Title: what we are is not all we may be
Characters: OFC, OMC
Author's Note: Chain response, two double drabbles. The words from the song come from here
Summary: Sometimes, what we are given is not enough. Only then do we strive.
Her father takes her on his knee, with that smile she will one day learn to miss, and weaves the tales to her, magick lacing with his words, his melody, and she closes her eyes and feels the bravery, the adrenaline pump of the battlefield.
The knife in her hands trembles, and she breathes in deeply, and takes her hair in her other hand. She remembers the words of his favorite song—her favorite song—and she stops shaking, and stands tall and strong, shoulders squared against the world.
“I only remember the past and its brightness,
the dear ones I mourn for again gather here.”
She remembers his face, that rapture of song, that joy, that smile, and smiles herself. Her hair falls to the ground as she mouths the words to the songs, and the power is not there, yet, but it will be.
“Ah, my daughter,” he’d smiled sadly at her. “Your path is not mine; my way is not yours. The path of Bard is closed to you, my daughter.”
With that gentle kindness, he had brushed aside her tears.
They will not take this from her—she will follow his footsteps and become a Bard. Whatever it takes.
The other children laugh at him, at the way he twirls and moves, at his smile and fleet-footedness. “You look like a girl,” they mock, and laugh harder when he cries.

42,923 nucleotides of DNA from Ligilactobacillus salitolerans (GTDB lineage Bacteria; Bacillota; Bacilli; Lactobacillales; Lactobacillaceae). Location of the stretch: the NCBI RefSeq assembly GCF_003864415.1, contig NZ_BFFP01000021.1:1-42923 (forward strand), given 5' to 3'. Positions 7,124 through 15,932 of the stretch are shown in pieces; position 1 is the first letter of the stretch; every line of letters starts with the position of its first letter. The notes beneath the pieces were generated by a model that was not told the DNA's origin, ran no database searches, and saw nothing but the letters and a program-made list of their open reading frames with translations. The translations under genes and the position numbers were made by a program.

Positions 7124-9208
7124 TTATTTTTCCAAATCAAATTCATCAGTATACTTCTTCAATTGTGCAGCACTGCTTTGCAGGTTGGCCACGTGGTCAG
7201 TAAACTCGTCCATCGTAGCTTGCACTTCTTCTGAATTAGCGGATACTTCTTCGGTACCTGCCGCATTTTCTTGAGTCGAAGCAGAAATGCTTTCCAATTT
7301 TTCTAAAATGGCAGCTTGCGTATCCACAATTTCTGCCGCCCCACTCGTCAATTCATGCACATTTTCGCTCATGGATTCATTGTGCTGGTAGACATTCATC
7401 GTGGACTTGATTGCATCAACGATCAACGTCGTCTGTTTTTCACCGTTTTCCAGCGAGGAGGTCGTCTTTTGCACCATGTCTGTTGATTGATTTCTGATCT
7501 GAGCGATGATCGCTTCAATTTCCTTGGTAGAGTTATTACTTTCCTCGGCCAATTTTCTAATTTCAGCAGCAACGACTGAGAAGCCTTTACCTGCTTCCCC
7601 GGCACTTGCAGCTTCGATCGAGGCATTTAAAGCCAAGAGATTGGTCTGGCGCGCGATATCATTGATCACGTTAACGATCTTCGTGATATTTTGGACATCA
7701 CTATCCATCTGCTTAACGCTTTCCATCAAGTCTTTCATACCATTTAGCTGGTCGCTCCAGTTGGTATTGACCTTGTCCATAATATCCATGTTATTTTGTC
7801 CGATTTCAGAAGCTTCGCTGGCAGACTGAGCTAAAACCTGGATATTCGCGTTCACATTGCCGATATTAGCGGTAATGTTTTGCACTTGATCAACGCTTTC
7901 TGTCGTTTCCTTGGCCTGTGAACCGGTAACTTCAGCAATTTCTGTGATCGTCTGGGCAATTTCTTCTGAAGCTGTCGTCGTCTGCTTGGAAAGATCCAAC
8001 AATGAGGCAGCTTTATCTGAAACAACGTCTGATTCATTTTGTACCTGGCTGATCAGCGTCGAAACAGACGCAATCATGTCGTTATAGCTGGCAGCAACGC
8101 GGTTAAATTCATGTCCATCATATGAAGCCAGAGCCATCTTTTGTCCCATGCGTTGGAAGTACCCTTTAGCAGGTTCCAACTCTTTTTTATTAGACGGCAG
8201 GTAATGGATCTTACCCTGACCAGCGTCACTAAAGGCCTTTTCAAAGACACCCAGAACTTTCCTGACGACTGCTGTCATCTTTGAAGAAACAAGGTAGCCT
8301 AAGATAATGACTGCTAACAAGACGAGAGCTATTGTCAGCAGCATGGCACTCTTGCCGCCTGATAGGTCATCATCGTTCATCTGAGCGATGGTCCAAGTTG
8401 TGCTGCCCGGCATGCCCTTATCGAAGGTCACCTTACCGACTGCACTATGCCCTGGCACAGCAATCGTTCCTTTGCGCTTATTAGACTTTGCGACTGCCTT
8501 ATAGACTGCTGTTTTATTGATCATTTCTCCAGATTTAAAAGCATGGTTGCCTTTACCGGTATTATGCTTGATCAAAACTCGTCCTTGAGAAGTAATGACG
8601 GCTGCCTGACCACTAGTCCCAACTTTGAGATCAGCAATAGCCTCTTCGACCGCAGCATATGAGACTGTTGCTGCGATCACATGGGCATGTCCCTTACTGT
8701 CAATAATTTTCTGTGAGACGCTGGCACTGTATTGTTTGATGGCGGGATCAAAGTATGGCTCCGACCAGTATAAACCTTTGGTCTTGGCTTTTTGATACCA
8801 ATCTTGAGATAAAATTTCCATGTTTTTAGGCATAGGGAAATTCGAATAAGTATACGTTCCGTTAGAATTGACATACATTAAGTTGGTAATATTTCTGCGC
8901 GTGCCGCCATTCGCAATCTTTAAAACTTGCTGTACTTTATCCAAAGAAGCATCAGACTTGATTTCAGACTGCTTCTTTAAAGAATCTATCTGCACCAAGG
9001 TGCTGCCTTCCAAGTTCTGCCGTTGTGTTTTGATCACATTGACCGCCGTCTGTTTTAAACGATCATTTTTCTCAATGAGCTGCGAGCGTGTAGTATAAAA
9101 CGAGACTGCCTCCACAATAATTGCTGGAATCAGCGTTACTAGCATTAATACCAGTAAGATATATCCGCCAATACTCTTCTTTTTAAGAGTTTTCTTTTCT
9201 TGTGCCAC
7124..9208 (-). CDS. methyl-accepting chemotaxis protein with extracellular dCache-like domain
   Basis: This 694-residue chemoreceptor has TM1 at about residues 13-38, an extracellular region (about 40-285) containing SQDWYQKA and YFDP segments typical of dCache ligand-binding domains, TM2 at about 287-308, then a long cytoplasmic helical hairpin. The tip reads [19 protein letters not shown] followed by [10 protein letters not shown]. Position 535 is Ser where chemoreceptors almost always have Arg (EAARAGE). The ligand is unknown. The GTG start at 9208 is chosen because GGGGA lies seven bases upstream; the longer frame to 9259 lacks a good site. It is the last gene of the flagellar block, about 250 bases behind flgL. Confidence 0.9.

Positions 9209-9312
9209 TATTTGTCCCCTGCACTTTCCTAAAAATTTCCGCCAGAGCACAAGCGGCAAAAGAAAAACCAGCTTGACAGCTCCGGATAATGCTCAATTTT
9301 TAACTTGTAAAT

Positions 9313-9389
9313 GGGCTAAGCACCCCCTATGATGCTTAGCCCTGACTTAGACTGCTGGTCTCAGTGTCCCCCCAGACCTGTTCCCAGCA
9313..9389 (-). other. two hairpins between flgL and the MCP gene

He’s older now—forgotten how to cry (he hopes, dreams)—and he looks idly at the squire uniform they’ve given him. That speed, that flight, he’ll bring with him to training, to weapons. The sword lies on his bed, glinting, and he swallows. His hands are soft—un-callused—and he will have to be strong if he continues on this path.
His hands shake; the streamers in them are muddy and torn. With a frustrated growl, his eldest brother tears them from his hands again. “You are a noble, boy,” he says, emphasis on the last word, “It’s time you acted like it.”
Carefully, he puts the headband into his long hair, and pulls it from his face. He glances again at the sword, and gives a brittle smile. Oh, he knows how to use it—has had it beaten into him. But he yearns for the feel of silk against his fingertips.
“A Dancer?” his mother laughed. “Boy, bring your head from the clouds. Go play.”
But he’ll show them. They’ll see.